Book Image

QGIS Python Programming Cookbook, Second Edition - Second Edition

By : Joel Lawhead
Book Image

QGIS Python Programming Cookbook, Second Edition - Second Edition

By: Joel Lawhead

Overview of this book

QGIS is a desktop geographic information system that facilitates data viewing, editing, and analysis. Paired with the most efficient scripting language—Python, we can write effective scripts that extend the core functionality of QGIS. Based on version QGIS 2.18, this book will teach you how to write Python code that works with spatial data to automate geoprocessing tasks in QGIS. It will cover topics such as querying and editing vector data and using raster data. You will also learn to create, edit, and optimize a vector layer for faster queries, reproject a vector layer, reduce the number of vertices in a vector layer without losing critical data, and convert a raster to a vector. Following this, you will work through recipes that will help you compose static maps, create heavily customized maps, and add specialized labels and annotations. As well as this, we’ll also share a few tips and tricks based on different aspects of QGIS.
Table of Contents (16 chapters)
QGIS Python Programming Cookbook - Second Edition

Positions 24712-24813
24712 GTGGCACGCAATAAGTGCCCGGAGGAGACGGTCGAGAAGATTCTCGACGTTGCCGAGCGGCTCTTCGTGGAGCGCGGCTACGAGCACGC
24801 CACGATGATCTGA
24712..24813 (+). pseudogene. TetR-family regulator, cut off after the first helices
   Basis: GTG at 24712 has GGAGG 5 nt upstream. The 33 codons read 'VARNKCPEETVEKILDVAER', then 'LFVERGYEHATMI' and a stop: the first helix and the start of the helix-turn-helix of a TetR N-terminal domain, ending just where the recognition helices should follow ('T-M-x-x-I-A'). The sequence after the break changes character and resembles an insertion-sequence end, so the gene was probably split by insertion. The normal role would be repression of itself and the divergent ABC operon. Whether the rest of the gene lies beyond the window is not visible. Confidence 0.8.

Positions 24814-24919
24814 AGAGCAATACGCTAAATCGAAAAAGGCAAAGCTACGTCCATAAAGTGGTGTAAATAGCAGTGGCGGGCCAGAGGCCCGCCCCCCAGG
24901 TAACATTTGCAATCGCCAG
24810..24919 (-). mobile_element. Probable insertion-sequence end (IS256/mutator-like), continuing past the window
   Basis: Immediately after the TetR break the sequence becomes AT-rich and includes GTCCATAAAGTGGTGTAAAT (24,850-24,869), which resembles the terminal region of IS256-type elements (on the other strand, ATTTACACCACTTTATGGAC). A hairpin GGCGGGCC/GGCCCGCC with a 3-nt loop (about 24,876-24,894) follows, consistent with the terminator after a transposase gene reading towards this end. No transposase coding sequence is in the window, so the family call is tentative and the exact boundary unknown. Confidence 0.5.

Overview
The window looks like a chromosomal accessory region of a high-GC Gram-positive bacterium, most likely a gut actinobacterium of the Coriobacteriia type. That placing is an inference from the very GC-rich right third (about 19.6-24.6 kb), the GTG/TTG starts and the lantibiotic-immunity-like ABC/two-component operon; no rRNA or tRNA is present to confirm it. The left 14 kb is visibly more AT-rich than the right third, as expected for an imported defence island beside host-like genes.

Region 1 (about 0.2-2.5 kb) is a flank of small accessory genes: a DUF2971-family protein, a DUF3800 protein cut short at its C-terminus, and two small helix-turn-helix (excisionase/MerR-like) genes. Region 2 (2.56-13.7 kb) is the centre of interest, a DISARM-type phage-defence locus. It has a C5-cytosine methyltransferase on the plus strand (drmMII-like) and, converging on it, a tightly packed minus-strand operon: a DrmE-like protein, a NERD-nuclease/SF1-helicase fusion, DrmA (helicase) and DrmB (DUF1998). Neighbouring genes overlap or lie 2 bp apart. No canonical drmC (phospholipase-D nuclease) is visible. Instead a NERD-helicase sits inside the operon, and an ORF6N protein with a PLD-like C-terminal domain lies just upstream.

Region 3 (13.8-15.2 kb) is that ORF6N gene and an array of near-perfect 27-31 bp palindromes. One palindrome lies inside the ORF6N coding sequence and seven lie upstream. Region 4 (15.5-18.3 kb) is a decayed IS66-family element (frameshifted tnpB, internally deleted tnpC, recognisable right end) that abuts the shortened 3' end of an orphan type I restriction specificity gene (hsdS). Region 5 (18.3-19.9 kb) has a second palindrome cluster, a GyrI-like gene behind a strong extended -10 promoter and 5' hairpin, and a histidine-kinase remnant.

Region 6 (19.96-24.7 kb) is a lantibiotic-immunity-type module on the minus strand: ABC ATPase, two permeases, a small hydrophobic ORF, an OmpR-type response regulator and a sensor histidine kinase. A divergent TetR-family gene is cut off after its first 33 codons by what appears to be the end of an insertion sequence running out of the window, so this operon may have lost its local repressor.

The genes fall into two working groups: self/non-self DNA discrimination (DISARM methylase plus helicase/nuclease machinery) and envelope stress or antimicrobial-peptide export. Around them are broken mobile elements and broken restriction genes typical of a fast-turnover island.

About the Author
About the Reviewer
Customer Feedback

Creating inverted polygon shapeburst fills

Shapeburst fills are a type of symbol layer that allows you to create buffered gradient fills. They are commonly used to shade water features in a realistic fashion, using different hues of blue to simulate water depth changes. In this recipe, we'll do exactly that. We'll use a land shapefile and a water shapefile, and in the water feature, we'll color it a darker blue toward the middle and lighter blue toward the edges to give the illusion of deeper water in the middle.

Getting ready

Download the following zipped set of shapefiles. Extract them into a directory named hancock in your qgis_data directory:

How to do it...

We will create our layers for the land and water shapefiles. Then, we'll set up a fill symbol for the land layer. Next we'll set up the shapeburst fill for the water. Finally, we'll add those layers to the map to view them:

  1. First, we need to import the PyQt GUI...